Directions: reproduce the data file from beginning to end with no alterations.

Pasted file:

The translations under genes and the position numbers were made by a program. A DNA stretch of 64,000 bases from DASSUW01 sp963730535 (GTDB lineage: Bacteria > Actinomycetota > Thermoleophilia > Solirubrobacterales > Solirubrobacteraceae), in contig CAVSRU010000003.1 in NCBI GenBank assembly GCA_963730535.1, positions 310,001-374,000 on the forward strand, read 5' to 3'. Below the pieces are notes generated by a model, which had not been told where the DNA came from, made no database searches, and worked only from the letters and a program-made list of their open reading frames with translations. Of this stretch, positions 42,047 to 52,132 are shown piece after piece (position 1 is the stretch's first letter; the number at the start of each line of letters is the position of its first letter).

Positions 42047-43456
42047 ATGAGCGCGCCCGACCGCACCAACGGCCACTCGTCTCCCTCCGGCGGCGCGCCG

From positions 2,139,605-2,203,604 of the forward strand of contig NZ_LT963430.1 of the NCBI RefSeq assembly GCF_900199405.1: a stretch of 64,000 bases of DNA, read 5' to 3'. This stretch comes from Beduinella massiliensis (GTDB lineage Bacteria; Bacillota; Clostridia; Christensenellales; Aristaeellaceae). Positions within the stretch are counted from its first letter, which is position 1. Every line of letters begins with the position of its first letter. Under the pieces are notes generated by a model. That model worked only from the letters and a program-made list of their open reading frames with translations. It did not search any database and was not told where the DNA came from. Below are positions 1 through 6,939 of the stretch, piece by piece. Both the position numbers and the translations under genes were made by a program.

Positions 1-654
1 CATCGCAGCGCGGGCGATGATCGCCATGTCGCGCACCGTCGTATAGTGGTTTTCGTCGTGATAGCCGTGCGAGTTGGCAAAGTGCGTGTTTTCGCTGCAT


The translations under genes and the position numbers were made by a program. A DNA stretch of 64,000 bases from DASSUW01 sp963730535 (GTDB lineage: Bacteria > Actinomycetota > Thermoleophilia > Solirubrobacterales > Solirubrobacteraceae), in contig CAVSRU010000003.1 in NCBI GenBank assembly GCA_963730535.1, positions 310,001-374,000 on the forward strand, read 5' to 3'. Below the pieces are notes generated by a model, which had not been told where the DNA came from, made no database searches, and worked only from the letters and a program-made list of their open reading frames with translations. Of this stretch, positions 42,047 to 52,132 are shown piece after piece (position 1 is the stretch's first letter; the number at the start of each line of letters is the position of its first letter).

Positions 42047-43456
42047 ATGAGCGCGCCCGACCGCACCAACGGCCACTCGTCTCCCTCCGGCGGCGCGCCG

From positions 2,139,605-2,203,604 of the forward strand of contig NZ_LT963430.1 of the NCBI RefSeq assembly GCF_900199405.1: a stretch of 64,000 bases of DNA, read 5' to 3'. This stretch comes from Beduinella massiliensis (GTDB lineage Bacteria; Bacillota; Clostridia; Christensenellales; Aristaeellaceae). Positions within the stretch are counted from its first letter, which is position 1. Every line of letters begins with the position of its first letter. Under the pieces are notes generated by a model. That model worked only from the letters and a program-made list of their open reading frames with translations. It did not search any database and was not told where the DNA came from. Below are positions 1 through 6,939 of the stretch, piece by piece. Both the position numbers and the translations under genes were made by a program.

Positions 1-654
1 CATCGCAGCGCGGGCGATGATCGCCATGTCGCGCACCGTCGTATAGTGGTTTTCGTCGTGATAGCCGTGCGAGTTGGCAAAGTGCGTGTTTTCGCTGCAT